June 25, 2012

  • Mary V.

    The Lolo Pass route to Lost Lake was filled with wildflowers--lupine, goatsbeard, penstemon, paintbrush, yarrow, fireweed, rhododendrons, beargrass and perhaps a dozen others. It was also filled with shocking views of clearcuts and mile after mile of high voltage power lines! However,the clearcuts on the way back through Hood River were even worse--with fresh slash piles putting salt in our wounds. Although it was disappointing that 4 other people on the list did not show, that enabled the 5 of us who went to take one car and really bond on the way. We arrived to partly cloudy, partly sunny skies. We caught occasional glimpses of Mt Hood reflected in Lost Lake and saw some really impressive cedars, hemlocks and Doug firs--and enormous skunk cabbage. Anemones and Canada dogwood dotted the trail, with occasional accents of Solomon plume (large and starry), Hooker's fairy bells and avalanche lilies dotting the trail. We had sun and a picnic table for lunch.

    June 25, 2012

  • Andy G.

    Another Great Mary Hike!

    June 25, 2012

  • Elizabeth

    Hi Mary,
    I am sad to say that I can't make it tomorrow. I ran the twilight 5k in Tigard this evening and twisted my ankle! It's not too bad, but I think that I should take it easy for a couple of days. I'm looking forward to the next one though. Have a wonderful hike.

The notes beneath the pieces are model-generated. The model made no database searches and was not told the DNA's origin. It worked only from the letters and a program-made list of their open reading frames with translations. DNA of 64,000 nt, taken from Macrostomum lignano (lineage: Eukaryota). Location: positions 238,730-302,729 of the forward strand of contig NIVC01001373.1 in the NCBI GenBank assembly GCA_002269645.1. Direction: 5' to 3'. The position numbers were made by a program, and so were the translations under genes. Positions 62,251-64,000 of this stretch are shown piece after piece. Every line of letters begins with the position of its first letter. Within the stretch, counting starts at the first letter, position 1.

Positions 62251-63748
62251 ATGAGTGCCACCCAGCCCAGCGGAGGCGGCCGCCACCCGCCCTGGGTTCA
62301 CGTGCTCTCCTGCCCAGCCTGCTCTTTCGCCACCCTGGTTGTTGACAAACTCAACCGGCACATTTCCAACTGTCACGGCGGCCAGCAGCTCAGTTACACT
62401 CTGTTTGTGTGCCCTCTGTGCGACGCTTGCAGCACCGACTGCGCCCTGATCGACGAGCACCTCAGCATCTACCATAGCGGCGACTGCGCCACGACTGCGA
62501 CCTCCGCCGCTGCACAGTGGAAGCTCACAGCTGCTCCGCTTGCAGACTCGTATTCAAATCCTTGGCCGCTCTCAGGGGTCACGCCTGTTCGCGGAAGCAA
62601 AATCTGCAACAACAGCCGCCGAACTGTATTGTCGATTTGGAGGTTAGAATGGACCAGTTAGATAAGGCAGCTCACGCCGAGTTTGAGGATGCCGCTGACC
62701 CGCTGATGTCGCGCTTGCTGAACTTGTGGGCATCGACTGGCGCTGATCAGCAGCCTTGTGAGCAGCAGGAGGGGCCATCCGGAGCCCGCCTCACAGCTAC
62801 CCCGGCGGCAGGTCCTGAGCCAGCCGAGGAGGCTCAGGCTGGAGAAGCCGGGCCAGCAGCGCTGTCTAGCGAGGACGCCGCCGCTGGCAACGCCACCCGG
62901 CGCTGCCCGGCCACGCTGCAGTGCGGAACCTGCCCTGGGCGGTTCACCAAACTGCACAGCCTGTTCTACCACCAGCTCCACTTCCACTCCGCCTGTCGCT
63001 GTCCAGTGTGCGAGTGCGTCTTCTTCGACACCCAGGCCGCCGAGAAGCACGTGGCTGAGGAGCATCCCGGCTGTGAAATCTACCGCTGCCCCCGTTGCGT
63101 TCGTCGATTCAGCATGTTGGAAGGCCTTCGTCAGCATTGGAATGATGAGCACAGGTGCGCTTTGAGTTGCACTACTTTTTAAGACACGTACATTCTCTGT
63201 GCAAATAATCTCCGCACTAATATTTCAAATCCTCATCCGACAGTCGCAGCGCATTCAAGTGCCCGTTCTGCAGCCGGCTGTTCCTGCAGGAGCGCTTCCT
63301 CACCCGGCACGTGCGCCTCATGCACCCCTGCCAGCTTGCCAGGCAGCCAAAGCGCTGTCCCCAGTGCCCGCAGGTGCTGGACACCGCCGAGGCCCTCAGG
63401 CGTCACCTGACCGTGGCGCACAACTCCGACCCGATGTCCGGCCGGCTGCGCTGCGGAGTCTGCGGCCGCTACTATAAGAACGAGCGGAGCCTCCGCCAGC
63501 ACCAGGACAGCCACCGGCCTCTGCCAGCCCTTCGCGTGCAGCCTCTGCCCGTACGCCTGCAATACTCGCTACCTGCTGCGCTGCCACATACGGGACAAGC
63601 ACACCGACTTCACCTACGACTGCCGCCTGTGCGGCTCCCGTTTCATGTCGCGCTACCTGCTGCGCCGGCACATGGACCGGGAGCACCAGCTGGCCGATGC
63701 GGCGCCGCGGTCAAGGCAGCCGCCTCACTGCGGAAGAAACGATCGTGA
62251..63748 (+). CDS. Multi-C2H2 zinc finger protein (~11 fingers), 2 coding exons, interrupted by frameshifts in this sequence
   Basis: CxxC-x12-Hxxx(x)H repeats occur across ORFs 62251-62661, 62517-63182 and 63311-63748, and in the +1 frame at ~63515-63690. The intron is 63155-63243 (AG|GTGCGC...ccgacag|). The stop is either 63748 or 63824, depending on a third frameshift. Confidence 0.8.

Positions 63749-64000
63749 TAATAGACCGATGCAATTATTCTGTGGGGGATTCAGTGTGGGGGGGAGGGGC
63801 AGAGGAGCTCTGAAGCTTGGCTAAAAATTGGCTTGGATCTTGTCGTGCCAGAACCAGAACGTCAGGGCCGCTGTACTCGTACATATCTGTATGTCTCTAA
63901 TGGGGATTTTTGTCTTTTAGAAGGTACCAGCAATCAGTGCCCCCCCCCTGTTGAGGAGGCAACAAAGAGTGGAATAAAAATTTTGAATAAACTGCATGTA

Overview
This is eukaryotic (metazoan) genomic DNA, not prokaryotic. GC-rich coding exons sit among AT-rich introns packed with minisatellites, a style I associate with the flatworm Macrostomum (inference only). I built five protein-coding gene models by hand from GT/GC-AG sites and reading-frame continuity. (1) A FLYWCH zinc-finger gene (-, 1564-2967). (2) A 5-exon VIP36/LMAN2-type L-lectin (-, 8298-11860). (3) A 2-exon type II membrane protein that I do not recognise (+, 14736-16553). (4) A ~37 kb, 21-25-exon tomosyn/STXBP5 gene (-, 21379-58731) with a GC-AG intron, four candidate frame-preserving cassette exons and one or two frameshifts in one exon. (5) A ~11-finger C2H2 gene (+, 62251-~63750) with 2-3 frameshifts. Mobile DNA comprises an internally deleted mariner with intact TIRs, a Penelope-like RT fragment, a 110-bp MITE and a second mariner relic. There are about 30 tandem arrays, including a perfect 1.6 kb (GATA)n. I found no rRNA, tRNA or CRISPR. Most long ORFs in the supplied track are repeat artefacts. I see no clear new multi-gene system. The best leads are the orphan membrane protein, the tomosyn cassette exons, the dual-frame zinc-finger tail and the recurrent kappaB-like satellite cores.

June 23, 2012

  • Mary V.

    Daniel, as I said in "About Mary's Trips" which I ask everyone to read, don't make plans before 7 PM as we don't like to feel rushed. It takes a long time to get to and from Lost Lake--83 miles and 144 turns one way. Of course, we will carpool. There have always been enough cars but that is not something I assess ahead of time. I hope you can make it and you are lucky I saw your message. I ask people to CALL with questions.

    June 23, 2012

  • Mary V.

    I actually found a weather forecast specific to Lost Lake Oregon--and it's GREAT--hooray!
    Rest Of Tonight...Partly cloudy. Lows 35 to 40. Northwest wind 5 to 10 mph.

    Sunday...Partly cloudy. Highs 61 to 70. South wind 10 to 15 mph shifting to the southwest in the afternoon. As on EVERY trip, bring rain gear anyhow!

    June 23, 2012

  • A former member
    A former member

    Hey Mary, I do not have a vehicle so if I wanted to come is there space to carpool? also what time would you estimate that Id be back in town by?

    June 23, 2012

  • Pattie

    OK I will keep an open mind and hope to be there tomorrow. Thanks

    June 23, 2012

  • Mary V.

    Don't be deterred by any forecast for showers. The old growth forest is actually more magical and mysterious when its wet. By the time we are ready to climb the Butte, the showers will be over and the Cascade peaks we will view from the top will have a fresh coat of snow on them.

    June 23, 2012

  • Mary V.

    This is mosquito season, so I suggest that you dress in protective layers--long pants and long sleeves.

    June 18, 2012

  • Mary V.

    Forecast for Dee, Oregon (the closest town) for June 24, 2012: "Occasional showers possible. Highs in the low 60s and lows in the upper 40s." So expect a great day as I have good weather karma--especially where old growth forests are concerned.

    June 18, 2012